Some more quotes from this site on number theory and physics:

"There are two facts about the distribution of prime numbers which I hope to convince you so overwhelmingly that they will be permanently engraved in your hearts. The first is that despite their simple definition and role as the building blocks of the natural numbers, the prime numbers... grow like weeds among the natural numbers, seeming to obey no other law than that of chance, and nobody can predict where the next one will sprout. The second fact is even more astonishing, for it states just the opposite: that the prime numbers exhibit stunning regularity, that there are laws governing their behaviour, and that they obey these laws with almost military precision."I read the other day that mathematicians are intuitively platonists. They approach mathematics as something real (abstract realities, but no less real than atoms and molecules), and strive to discover mathematical truth in the same way that physicists or chemists try to discover how the physical world works. But what is it that causes this intuition that numbers are real just like quarks and electrons? Why these sentiments of "depth" and "beauty," this seeming assumption that in numbers there is something of value, something that has worth? The common sense answer is that mathematicians perceive correctly - numbers are real, and there is something of of value in mathematical truth. For more philosophical thoughts on math and numbers, see my posts on "A Theology of Mathematics."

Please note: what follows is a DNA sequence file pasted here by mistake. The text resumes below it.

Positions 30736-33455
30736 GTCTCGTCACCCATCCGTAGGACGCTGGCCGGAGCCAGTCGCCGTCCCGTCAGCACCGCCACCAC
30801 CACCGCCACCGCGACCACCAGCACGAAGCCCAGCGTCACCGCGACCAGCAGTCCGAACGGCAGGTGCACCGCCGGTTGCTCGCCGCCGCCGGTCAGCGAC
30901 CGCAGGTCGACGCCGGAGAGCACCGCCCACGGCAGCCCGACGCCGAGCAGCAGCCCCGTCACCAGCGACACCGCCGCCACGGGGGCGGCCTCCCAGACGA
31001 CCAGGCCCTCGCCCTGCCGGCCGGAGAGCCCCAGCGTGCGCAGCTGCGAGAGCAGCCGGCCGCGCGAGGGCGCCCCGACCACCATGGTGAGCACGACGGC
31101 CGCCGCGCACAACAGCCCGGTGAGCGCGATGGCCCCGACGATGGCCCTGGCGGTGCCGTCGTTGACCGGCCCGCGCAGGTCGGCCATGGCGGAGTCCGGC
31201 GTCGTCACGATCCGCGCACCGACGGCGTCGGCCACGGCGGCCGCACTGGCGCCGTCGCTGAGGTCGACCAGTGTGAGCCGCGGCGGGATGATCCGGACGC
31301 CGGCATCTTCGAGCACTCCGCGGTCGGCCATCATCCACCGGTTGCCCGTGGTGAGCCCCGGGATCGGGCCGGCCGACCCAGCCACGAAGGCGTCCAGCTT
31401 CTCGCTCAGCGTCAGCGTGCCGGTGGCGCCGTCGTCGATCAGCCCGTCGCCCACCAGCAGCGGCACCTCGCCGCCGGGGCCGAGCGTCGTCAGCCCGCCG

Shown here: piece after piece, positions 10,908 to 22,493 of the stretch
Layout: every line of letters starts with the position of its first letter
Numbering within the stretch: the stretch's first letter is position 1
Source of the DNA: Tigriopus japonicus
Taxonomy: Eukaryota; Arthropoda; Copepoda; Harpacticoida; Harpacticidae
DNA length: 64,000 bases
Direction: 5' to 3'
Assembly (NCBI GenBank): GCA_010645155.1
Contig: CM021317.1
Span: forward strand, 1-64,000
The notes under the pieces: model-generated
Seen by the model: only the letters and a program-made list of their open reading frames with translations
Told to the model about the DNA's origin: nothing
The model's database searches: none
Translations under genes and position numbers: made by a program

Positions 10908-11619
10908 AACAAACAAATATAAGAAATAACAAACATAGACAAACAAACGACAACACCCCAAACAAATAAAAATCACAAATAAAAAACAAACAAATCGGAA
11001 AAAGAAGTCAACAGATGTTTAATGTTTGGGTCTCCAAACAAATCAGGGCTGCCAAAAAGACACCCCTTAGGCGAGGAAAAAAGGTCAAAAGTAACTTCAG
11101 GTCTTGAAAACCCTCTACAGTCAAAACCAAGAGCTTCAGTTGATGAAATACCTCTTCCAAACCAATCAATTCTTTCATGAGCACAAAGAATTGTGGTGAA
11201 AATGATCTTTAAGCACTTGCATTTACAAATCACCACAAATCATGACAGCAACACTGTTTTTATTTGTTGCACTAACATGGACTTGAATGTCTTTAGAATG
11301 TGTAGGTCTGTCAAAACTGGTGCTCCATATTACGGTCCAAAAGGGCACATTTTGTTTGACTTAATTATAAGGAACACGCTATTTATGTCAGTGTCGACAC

Don Zagier, Bonn University inaugural lecture

“Why do the primes achieve such a delicate balance between randomness and order? And if their patterns do encode the behaviour of quantum chaotic systems, what other jewels will we uncover when we dig deeper? Those who believe mathematics holds the key to the Universe might do well to ponder a question that goes back to the ancients: What secrets are locked within the primes?"

E. Klarreich, "Prime Time" (New Scientist, 11/11/00)

The metamorphosis provided by Riemann's mirror, where chaos turns to order, is one which most mathematicians find almost miraculous."

Marcus du Sautoy's, The Music of the Primes (Fourth Estate, 2003), p. 9

"The prime numbers…have fascinated mathematicians and others since ancient times, and the richness and beauty of the results of research in this field have been astonishing."

C.H. Denbow and V. Goedicke, Foundations of Mathematics (Harper, 1959)

"[It has been] said that the zeros [of the Riemann zeta function] weren't real, nobody measured them. They are as real as anything you will measure in a laboratory - this has to be the way we look at the world."

P. Sarnak, professor of mathematics at Princeton University, from 1999 MSRI lecture "Random matrix theory and zeroes of zeta functions - a survey"

"317 is a prime, not because we think so, or because our minds are shaped in one way rather than another, but because it is so, because mathematical reality is built that way."

G.H. Hardy, A Mathematician's Apology, (Cambridge Univ. Press, 1940) p. 70.

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